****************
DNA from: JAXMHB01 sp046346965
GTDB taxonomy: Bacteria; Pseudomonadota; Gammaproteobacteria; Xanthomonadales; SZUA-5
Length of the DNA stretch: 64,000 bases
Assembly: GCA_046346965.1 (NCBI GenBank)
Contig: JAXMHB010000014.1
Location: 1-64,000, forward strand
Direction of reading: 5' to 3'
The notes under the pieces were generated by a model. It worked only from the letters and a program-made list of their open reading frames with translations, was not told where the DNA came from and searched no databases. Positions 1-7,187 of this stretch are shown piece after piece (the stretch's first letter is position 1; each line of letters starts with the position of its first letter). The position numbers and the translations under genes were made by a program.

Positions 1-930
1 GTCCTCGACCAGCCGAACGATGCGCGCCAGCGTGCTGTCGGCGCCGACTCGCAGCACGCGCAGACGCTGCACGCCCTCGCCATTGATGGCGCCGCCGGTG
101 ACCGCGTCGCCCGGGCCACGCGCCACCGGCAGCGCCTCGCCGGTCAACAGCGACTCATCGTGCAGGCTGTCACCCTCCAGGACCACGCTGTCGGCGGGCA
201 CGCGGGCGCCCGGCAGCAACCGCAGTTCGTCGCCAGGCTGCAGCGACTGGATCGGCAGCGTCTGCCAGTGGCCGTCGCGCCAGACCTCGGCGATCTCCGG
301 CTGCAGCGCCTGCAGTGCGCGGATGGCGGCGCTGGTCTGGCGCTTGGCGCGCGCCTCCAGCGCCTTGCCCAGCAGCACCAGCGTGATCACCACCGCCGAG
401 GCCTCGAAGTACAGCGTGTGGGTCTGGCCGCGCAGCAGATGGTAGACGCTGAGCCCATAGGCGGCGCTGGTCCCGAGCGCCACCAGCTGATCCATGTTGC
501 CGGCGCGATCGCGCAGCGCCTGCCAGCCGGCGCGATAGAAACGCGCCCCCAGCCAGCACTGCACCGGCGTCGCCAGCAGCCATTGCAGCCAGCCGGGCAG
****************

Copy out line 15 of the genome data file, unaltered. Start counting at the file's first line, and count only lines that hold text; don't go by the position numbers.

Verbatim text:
501 CGGCGCGATCGCGCAGCGCCTGCCAGCCGGCGCGATAGAAACGCGCCCCCAGCCAGCACTGCACCGGCGTCGCCAGCAGCCATTGCAGCCAGCCGGGCAG